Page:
Having a quality that distinguishes you from the pack is certainly one of the tricks to becoming a celebrity. However, the fame machine – both creating and sustaining fame – is an entirely separate operation from expertise or talent. There are plenty of wildly talented people who never reach stardom just as there are plenty of talentless hacks who are wildly famous. (See my response to your earlier question about politics.)
So, tell me more about this “fame machine.”
Well, I’m a packaged good to be consumed before its expiry date. Everyone is perpetuating this illusion; the only variables are scale and scope. We have the marketers, the media, the celebrities, the consumers. In other words, the chemists, the pushers, the pills, the users. The pill can come in many different flavors, shapes, and substances; it can be all natural and organic or chemically manufactured, prescription or recreational. Everyone wants their hit.
But what is this hit? What are people looking for in celebrities?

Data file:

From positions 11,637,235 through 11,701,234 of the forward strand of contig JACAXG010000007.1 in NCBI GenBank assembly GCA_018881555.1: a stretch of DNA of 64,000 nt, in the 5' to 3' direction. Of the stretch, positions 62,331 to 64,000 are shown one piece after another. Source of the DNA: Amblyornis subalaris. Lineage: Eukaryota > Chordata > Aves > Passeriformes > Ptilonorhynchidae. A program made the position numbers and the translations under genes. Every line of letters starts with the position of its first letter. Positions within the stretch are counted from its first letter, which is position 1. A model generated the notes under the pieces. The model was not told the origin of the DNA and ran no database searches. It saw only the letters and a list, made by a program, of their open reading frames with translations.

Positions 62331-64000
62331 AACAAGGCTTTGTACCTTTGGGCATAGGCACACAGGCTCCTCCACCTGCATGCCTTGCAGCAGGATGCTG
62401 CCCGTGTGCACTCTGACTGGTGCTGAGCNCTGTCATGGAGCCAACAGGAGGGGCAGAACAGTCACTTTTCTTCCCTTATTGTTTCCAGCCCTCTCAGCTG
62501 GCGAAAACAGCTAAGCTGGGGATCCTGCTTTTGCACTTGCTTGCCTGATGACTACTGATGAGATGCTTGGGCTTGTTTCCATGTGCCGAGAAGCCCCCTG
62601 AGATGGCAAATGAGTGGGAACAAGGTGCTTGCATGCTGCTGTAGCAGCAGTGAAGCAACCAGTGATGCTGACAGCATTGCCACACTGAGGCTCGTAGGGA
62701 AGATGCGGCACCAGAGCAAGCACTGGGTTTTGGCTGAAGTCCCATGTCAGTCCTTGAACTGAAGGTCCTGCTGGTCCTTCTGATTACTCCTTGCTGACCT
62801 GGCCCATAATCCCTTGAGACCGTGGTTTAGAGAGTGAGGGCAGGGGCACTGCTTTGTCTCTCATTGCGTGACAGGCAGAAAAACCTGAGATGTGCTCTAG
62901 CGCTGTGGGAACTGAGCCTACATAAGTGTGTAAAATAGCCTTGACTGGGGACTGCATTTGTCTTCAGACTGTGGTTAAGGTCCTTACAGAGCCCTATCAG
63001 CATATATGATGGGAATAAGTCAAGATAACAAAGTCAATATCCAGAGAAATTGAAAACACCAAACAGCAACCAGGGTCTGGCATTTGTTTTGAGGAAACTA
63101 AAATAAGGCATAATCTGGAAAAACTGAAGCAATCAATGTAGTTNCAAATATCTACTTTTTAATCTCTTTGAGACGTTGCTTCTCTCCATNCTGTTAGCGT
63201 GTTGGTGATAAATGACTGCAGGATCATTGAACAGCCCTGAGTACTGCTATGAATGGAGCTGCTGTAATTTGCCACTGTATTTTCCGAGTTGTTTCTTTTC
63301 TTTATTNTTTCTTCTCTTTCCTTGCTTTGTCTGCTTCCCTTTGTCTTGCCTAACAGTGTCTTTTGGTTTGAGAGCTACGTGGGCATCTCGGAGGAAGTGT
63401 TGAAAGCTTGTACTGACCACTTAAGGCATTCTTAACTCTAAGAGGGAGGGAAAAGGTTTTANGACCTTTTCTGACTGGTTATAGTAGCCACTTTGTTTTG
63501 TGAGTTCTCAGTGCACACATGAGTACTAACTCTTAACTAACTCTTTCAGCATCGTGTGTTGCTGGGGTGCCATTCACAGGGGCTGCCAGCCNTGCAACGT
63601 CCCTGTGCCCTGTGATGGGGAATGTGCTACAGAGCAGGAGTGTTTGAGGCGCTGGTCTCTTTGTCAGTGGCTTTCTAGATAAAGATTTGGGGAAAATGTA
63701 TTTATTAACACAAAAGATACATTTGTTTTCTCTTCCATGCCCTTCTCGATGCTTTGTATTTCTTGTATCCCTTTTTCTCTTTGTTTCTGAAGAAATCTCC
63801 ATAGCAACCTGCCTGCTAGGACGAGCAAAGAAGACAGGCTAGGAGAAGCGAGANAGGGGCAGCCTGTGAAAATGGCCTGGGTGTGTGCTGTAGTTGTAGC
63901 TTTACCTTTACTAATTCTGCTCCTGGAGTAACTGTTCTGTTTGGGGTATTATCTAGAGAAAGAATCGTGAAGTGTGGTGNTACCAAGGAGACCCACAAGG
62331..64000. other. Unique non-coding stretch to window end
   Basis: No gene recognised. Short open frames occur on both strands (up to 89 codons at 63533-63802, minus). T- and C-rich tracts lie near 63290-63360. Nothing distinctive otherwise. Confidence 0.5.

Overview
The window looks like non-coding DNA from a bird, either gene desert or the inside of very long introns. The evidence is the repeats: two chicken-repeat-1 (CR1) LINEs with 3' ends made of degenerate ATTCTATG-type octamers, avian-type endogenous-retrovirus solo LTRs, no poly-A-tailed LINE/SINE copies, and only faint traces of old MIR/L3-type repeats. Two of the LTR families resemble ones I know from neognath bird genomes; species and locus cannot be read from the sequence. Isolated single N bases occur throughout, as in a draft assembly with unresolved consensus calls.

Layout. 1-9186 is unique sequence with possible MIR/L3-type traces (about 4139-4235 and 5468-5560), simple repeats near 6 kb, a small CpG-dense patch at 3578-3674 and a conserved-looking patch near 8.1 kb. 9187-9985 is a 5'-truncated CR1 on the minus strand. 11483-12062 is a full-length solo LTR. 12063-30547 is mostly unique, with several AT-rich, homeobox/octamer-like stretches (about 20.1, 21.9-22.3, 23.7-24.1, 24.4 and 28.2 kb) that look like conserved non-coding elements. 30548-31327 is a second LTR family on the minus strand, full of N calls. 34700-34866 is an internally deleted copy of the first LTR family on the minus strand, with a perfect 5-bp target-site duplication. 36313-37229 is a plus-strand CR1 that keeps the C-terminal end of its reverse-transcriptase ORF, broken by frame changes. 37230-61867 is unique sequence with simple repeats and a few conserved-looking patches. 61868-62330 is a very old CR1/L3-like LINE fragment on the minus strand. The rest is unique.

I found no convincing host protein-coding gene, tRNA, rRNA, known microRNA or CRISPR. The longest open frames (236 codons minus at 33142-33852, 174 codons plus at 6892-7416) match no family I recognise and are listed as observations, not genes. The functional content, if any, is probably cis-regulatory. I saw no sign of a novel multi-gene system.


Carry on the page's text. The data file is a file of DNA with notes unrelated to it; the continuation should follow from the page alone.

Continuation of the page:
A place to project their desires. On one hand, people want to believe in someone – something outside of themselves that provides hope – a sense of purpose in a meaningless existence, something that confirms that the extraordinary exists beyond their ordinary lives and that it’s attainable. On the other, people want someone to destroy, to hold power over in a powerless world, to yank from their thrones as quickly as they were crowned, so as to alleviate the shame of not having attained the extraordinary themselves.
What are celebrities looking for in fame?
Different things depending on the individual. Power. Access. Influence. Validation. Ego-stroking. The means to do more work they care about. Sometimes fame arrives unexpectedly. The problem is – and I can say this because I’m a celebrity (super famous) – there’s a gap between how we perceive ourselves and the person we want to be, a gap between our notions of success and our so-called arrival. It never feels how you think it will feel. The extraordinary is in fact quite ordinary. Celebrity Bound reckons with this gap.